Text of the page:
Obama negotiating with terrorists for hostages?
posted at 1:35 pm on June 24, 2009 by Ed Morrissey
Barack Obama took great offense to the notion that he would negotiate with terrorists, and blasted George Bush for implying that he would when Bush spoke to the Israeli Knesset in May 2008. According to Andy McCarthy at National Review, that policy too has an expiration date. McCarthy exposes a tawdry hostages-for-terrorists trade that a degree of separation can’t hide (h/t Geoff A):
The story of this deal with the devil traces back to May 31, 2007. At the Iraqi finance ministry in Baghdad that day, the Asaib al-Haq network kidnapped five British civilians: an information-technology expert named Peter Moore and his four contract bodyguards. The civilians pleaded for the British government to engineer their safe return. British, American, and Iraqi forces were unsuccessful in numerous rescue attempts.
Asaib al-Haq operatives told Iraqi-government officials that they would release the Brits in exchange for the Qazali brothers and Daqduq. The Bush administration refused. The Times of London has reported that the Americans gave the British request respectful consideration but declined to approve it absent an Iraqi commitment to prosecute the terrorists. The Iraqis refused. Mohammad al-Sa’ady, an adviser to Iraqi prime minister Nouri al-Maliki, rationalized the decision to take no action against the murderers of Americans who died fighting for Iraqis this way: “We pointed out that Qais Qazali has a problem with the Americans. He doesn’t have a problem with us. He is not wanted for crimes against Iraqis.”
By contrast, President Obama was persuaded to free Laith Qazali outright, just as Obama previously had authorized the outright release to Britain of the al-Qaeda terrorist Binyam Mohammed, who had plotted with “dirty bomber” José Padilla to commit post-9/11 mass-murder attacks in American cities. And although the administration has attempted to pass off Laith Qazali’s release as a necessary compromise of American national interests for the purportedly greater good of Iraqi reconciliation, the camouflage is thin indeed. Transparently, the terrorist has been freed as a quid pro quo for the release of British hostages. According to the New York Times, Sami al-Askari, another Maliki mouthpiece, told an interviewer:
This is a very sensitive topic because you know the position that the Iraqi government, the U.S. and British governments, and all the governments do not accept the idea of exchanging hostages for prisoners. . . . So we put it in another format, and we told them that if they want to participate in the political process they cannot do so while they are holding hostages. And we mentioned to the American side that they cannot join in the political process and release their hostages while their leaders are behind bars or imprisoned.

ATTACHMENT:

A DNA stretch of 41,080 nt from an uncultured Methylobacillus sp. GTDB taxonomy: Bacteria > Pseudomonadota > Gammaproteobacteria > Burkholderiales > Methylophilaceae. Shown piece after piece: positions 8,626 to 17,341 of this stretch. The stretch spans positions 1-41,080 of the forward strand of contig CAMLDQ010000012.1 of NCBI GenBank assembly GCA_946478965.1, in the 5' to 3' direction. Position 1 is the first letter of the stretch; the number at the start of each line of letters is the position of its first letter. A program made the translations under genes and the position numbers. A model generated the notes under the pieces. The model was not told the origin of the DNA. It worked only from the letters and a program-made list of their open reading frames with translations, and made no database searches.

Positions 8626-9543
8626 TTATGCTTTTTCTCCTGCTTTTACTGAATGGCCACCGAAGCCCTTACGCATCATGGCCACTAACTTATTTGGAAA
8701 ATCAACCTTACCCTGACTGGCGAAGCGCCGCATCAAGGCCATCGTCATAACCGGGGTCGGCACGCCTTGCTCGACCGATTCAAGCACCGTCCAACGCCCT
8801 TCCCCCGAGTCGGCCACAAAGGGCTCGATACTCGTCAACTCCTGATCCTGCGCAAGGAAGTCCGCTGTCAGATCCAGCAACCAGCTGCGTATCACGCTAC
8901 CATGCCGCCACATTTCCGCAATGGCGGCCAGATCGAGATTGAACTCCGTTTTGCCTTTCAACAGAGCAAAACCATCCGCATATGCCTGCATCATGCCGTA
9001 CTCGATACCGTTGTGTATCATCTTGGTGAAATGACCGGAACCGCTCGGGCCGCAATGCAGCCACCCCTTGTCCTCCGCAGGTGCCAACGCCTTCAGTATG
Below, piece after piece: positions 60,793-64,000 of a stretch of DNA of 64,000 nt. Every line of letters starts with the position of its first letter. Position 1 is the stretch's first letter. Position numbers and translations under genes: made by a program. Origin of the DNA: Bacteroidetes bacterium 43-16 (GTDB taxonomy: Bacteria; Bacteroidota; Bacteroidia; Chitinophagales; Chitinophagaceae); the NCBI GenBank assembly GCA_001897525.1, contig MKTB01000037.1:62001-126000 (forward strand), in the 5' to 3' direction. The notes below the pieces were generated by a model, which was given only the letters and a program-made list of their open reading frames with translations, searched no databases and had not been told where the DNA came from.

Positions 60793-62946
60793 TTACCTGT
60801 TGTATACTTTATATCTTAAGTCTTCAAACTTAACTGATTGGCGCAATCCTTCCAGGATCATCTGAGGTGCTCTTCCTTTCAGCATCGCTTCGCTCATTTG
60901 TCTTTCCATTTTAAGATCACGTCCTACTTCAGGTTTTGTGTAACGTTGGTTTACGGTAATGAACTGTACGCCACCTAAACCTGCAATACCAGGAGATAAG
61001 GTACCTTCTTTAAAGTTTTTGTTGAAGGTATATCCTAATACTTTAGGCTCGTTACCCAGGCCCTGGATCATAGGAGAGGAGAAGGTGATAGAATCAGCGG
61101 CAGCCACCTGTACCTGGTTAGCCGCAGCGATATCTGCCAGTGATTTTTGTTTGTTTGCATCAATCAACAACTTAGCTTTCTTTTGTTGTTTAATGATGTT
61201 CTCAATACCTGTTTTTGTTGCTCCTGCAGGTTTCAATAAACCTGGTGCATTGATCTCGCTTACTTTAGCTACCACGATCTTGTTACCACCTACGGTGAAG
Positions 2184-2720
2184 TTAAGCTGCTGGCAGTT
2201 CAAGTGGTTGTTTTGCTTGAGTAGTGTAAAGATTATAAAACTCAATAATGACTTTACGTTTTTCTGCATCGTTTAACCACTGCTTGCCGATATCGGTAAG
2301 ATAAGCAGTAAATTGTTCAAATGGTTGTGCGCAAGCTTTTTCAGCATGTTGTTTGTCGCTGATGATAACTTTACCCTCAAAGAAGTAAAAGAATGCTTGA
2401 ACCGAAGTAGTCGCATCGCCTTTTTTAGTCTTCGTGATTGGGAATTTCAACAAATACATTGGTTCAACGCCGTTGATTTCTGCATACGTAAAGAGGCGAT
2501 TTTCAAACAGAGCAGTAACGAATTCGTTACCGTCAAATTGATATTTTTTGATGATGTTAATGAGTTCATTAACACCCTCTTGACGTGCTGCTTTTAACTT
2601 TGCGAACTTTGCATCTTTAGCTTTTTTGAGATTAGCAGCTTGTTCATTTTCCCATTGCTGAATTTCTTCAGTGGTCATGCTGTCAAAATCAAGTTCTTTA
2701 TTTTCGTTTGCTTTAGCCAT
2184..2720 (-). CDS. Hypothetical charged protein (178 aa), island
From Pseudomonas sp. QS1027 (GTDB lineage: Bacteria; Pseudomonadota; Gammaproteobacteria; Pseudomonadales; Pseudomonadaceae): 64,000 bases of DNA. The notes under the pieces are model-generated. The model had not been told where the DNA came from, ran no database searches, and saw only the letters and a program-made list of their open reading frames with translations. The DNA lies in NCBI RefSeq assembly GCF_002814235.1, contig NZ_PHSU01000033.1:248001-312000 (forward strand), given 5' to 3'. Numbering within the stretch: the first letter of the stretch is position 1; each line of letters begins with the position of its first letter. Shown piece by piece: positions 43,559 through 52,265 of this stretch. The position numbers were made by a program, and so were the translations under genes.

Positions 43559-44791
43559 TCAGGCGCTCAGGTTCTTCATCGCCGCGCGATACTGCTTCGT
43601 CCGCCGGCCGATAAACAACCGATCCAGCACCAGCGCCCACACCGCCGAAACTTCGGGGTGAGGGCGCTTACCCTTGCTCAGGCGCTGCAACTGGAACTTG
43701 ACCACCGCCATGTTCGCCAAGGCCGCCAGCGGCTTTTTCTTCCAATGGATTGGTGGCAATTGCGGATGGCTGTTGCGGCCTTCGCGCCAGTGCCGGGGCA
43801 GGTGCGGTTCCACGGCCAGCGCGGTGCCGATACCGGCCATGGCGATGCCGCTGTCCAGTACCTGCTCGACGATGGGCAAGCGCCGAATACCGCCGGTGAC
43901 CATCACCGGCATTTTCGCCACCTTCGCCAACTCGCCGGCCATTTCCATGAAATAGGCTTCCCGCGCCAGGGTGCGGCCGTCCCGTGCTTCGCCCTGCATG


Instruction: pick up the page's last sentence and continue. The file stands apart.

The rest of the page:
That President Obama has exchanged a terrorist for hostages is now obvious, as should be the disastrous consequences.
In the wake of Laith Qazali’s release, the Asaib al-Haq network was unsatisfied; it continued to demand the release of its leader, Qais Qazali, and that of Daqduq. The terrorists did, however, release two of their British hostages, or, to be precise, their corpses: Jason Creswell of Glasgow and Jason Swindlehurst of Lancashire had been dead for weeks, perhaps longer, when their remains were turned over to the British embassy in Iraq. As the U.K.’s Independent recounted, the bodies had been “taken from an Iraqi government building in the centre of the Iraqi capital by men in police uniform, past army checkpoints and a second security screen into Sadr City, the base of Shia militias, all signs, say the men’s families, of official collusion.”
The cardinal rule, and until now the official policy of the US, is clear: We do not negotiate with terrorists. To do so only encourages more terrorism and makes civilians more vulnerable, as their value increases as hostages. It also gives more credibility to the terrorists and places them at the level of nation-states in diplomacy, which allows them to attract recruits.
And, as we see here, it also doesn’t work. It doesn’t moderate terrorists, and it doesn’t satisfy their demands. As the Israelis keep discovering, it usually results in the exchange of live terrorists for the corpses of the innocent. It ensures more corpses down the road as well.
Will Obama explain this change in US policy that allowed hostage exchanges, so that Americans can evaluate it openly and honestly? Don’t hold your breath.